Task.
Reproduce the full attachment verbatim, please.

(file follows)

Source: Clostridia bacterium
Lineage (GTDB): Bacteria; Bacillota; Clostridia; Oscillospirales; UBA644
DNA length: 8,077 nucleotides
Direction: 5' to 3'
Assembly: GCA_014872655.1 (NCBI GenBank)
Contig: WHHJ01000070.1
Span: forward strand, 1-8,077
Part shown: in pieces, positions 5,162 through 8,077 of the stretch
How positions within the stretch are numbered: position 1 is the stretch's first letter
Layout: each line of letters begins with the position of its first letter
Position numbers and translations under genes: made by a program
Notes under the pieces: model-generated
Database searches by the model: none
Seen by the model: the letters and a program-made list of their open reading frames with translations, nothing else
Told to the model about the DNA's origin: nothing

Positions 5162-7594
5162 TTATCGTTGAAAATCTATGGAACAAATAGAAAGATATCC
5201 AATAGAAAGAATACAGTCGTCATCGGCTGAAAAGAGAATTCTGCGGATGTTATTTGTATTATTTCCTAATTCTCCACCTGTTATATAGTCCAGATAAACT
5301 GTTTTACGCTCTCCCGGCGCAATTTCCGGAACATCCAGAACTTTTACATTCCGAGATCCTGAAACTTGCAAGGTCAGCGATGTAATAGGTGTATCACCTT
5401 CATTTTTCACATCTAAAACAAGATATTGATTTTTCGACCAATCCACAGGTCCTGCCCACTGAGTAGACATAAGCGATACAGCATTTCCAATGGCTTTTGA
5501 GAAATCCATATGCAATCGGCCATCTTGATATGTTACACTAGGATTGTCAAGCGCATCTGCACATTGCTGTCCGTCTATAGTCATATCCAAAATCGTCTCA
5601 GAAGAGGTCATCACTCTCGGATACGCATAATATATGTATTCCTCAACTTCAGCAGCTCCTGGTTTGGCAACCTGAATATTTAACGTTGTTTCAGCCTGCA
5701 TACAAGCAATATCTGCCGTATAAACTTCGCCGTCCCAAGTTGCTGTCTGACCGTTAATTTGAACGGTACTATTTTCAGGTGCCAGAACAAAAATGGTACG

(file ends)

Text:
Source: Clostridia bacterium
Lineage (GTDB): Bacteria; Bacillota; Clostridia; Oscillospirales; UBA644
DNA length: 8,077 nucleotides
Direction: 5' to 3'
Assembly: GCA_014872655.1 (NCBI GenBank)
Contig: WHHJ01000070.1
Span: forward strand, 1-8,077
Part shown: in pieces, positions 5,162 through 8,077 of the stretch
How positions within the stretch are numbered: position 1 is the stretch's first letter
Layout: each line of letters begins with the position of its first letter
Position numbers and translations under genes: made by a program
Notes under the pieces: model-generated
Database searches by the model: none
Seen by the model: the letters and a program-made list of their open reading frames with translations, nothing else
Told to the model about the DNA's origin: nothing

Positions 5162-7594
5162 TTATCGTTGAAAATCTATGGAACAAATAGAAAGATATCC
5201 AATAGAAAGAATACAGTCGTCATCGGCTGAAAAGAGAATTCTGCGGATGTTATTTGTATTATTTCCTAATTCTCCACCTGTTATATAGTCCAGATAAACT
5301 GTTTTACGCTCTCCCGGCGCAATTTCCGGAACATCCAGAACTTTTACATTCCGAGATCCTGAAACTTGCAAGGTCAGCGATGTAATAGGTGTATCACCTT
5401 CATTTTTCACATCTAAAACAAGATATTGATTTTTCGACCAATCCACAGGTCCTGCCCACTGAGTAGACATAAGCGATACAGCATTTCCAATGGCTTTTGA
5501 GAAATCCATATGCAATCGGCCATCTTGATATGTTACACTAGGATTGTCAAGCGCATCTGCACATTGCTGTCCGTCTATAGTCATATCCAAAATCGTCTCA
5601 GAAGAGGTCATCACTCTCGGATACGCATAATATATGTATTCCTCAACTTCAGCAGCTCCTGGTTTGGCAACCTGAATATTTAACGTTGTTTCAGCCTGCA
5701 TACAAGCAATATCTGCCGTATAAACTTCGCCGTCCCAAGTTGCTGTCTGACCGTTAATTTGAACGGTACTATTTTCAGGTGCCAGAACAAAAATGGTACG